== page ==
It is thought that consumption of caffeine mobilises fat from the body, and the fat can then be used as fuel. This preserves the body’s glycogen somewhat, meaning there is more glycogen available as the event goes on. This isn't very relevant to GAA Athletes, since glycogen depletion isn't usually a limiting factor for them, due to the fact that game usually only involve less than 90 minutes of exertion (fitness is more likely to a limiting factor).
However the cognitive effects are likely to have a positive impact on tactical decisions and skills.
Caffeine can also have a beneficial effect on power output, through increasing adrenaline and dopamine production, which is useful in GAA sports.
Caffeine takes about 30–60 minutes to reach peak levels in the bloodstream, but can remain in your system for hours afterwards. This will inform your timing of intake, but should also tell you that it may not be wise to consume if your activity is late in the evening, due to the effect caffeine can have on sleep. Poor or little sleep can have a huge effect on your recovery and fatigue levels, which in my opinion, will have a greater effect on performance that the caffeine hit can offset.
It is also important to mention that you can develop a tolerance to caffeine (particularly for the power output improvements), where you no longer feel the positive effects, so it can be beneficial to save your caffeine consumption for the 2-3 hardest workouts of the week, as opposed to having it everyday.
Supplementation can simply mean knocking back a strong black coffee, a caffeine gel, or even using a caffeine pill or gum. A cup of coffee contains about 100-300mg of caffeine (depending on brew method and other factors). Around that level or more seems to be effective, but it will be important to observe how you as an individual feel best and adapt your intake accordingly. It's probably best to start off low and build up from there, if needed.
4) Fish Oil
Fish oil consumption has been correlated with so many health benefits that supplementing with it is a no-brainer.
Omega-3 fish oil is found mainly in the diet in oily fish (no surprise there), but is unfortunately lacking in the large majority of people’s diets, apart from those who are eating oily fish most days, perhaps.
1.8–3 grams per day of total fish oils per day is recommended, based on the current research.
It is important to look at the total EPA/DHA value on the package of the fish oils, as opposed to the weight of each capsules. For example, each capsule might be 1000mg, but may only contain 300mg of fish oils (it may say 300mg of DHA/EHA on the bottle, or 120g EPA & 180g DHA) meaning you may need 6–10 of these capsules per day, or you can get a higher strength variety, at a higher cost, if you don’t like the idea of swallowing that many pills per day. These should be taken with meals, and can be spread throughout the day.
5) Vitamin D
In the modern world, where we spend most of our time indoors, the sunlight vitamin, vitamin D, isn’t being produced in the body as much as it should optimally be, and vitamin D deficiencies are quite common. For most people, a daily recommendation of 2000–4000 IU seems to be optimal, but getting blood tests to assess individual needs is best. Also, getting outside into the sun as much as possible can help a lot!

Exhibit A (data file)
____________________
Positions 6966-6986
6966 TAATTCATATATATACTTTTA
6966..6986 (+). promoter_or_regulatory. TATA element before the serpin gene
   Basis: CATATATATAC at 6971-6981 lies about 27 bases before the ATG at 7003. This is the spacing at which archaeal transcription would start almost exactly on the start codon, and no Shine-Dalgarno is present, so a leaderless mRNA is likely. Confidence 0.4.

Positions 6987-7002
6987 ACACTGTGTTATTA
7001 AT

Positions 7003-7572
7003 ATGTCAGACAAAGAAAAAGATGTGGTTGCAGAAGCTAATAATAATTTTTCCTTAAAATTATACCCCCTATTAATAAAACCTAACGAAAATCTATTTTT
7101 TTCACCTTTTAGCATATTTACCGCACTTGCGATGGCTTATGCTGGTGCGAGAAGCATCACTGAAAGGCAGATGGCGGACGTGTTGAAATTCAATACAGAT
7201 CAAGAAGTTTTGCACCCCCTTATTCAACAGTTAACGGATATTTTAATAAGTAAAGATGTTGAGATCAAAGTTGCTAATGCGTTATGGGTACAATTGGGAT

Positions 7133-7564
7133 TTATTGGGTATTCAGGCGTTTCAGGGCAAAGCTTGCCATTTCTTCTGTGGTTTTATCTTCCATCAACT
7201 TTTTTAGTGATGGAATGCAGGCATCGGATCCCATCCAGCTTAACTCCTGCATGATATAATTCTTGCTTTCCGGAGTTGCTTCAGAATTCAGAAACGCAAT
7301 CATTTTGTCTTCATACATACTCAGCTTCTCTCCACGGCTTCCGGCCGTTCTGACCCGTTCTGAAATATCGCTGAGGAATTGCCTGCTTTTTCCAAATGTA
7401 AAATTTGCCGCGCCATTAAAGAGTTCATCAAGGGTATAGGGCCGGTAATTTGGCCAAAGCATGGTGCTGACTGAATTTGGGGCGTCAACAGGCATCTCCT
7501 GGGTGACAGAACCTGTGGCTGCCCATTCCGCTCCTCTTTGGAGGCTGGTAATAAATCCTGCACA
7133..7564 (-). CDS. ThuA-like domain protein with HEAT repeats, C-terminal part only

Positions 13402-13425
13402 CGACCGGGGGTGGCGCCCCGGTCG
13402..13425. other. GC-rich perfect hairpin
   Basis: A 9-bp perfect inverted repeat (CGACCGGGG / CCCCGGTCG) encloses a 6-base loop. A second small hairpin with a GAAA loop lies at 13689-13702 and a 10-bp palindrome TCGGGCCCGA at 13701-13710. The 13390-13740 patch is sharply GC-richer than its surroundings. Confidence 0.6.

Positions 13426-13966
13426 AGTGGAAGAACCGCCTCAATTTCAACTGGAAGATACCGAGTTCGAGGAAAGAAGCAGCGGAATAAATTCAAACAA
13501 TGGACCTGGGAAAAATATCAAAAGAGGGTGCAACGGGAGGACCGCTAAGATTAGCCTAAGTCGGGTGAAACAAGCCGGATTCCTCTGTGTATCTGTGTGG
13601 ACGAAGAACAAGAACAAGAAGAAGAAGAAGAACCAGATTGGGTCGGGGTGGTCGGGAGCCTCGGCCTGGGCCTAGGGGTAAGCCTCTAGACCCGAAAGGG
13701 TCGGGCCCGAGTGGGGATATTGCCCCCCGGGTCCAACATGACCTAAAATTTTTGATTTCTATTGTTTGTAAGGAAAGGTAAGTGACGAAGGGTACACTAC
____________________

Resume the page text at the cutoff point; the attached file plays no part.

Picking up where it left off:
6) Magnesium and Zinc
Magnesium, along with vitamin D, is one of those vitamins that most people are generally lacking in, and zinc is a very common deficiency among athletes.
Magnesium also tends to be more depleted with increased intense physical exercise, so it is crucial that athletes stay on top of this, as deficiencies are correlated with many negative health implications, such as muscle cramps, fatigue, insomnia, rapid heartbeat, nausea and even heart disease. Zinc has also been associated with improving general health, as well as mood and depression.
Many people notice that when they supplement with magnesium, in particular before bed, their sleep improves, and also their recovery improves.
The recommended supplemental dose of magnesium is 200-400mg and for zinc is about 20-30 mg. This is usually the amounts used in a ZMA supplement, which can be an easy way of getting both, and is the most common form of supplement of these nutrients. You can also use a magnesium spray, where the magnesium can b absorbed through the skin, although the research is unclear as to which method is better.
7) Beta Alanine
Beta Alanine has been shown to effectively improve the buffering of lactate in the muscles, which can mean putting off that feeling of heaviness in the legs, which can improve performance of exercise within the 30–60 sec range.
One issue with beta-alanine is that, for optimal dosing, taking 400–800mg 4 times per day is required, which can very difficult to be consistent with, for the small potential benefit to performance.
For this reason, I don’t necessarily recommend it, unless everything else is in place first. It can be taken all in one serving of 2-5g, but that can cause a tingling sensation in the skin, which although has been said to be harmless, has yet to be extensively studied.
This is by no means a prescriptive list of supplements that you should be taking. It is simply giving you the information to make an informed decision. And while that may sound like a disclaimer, I genuinely believe you shouldn’t take any supplement without doing your own research.
I also think that you should probably not add a load of supplements at once. This will allow you to notice any effects (positive or negative), and have a better idea of what is causing it, which can advise your future supplementation protocol.
Conor O'Neill, Know Yourself Nutrition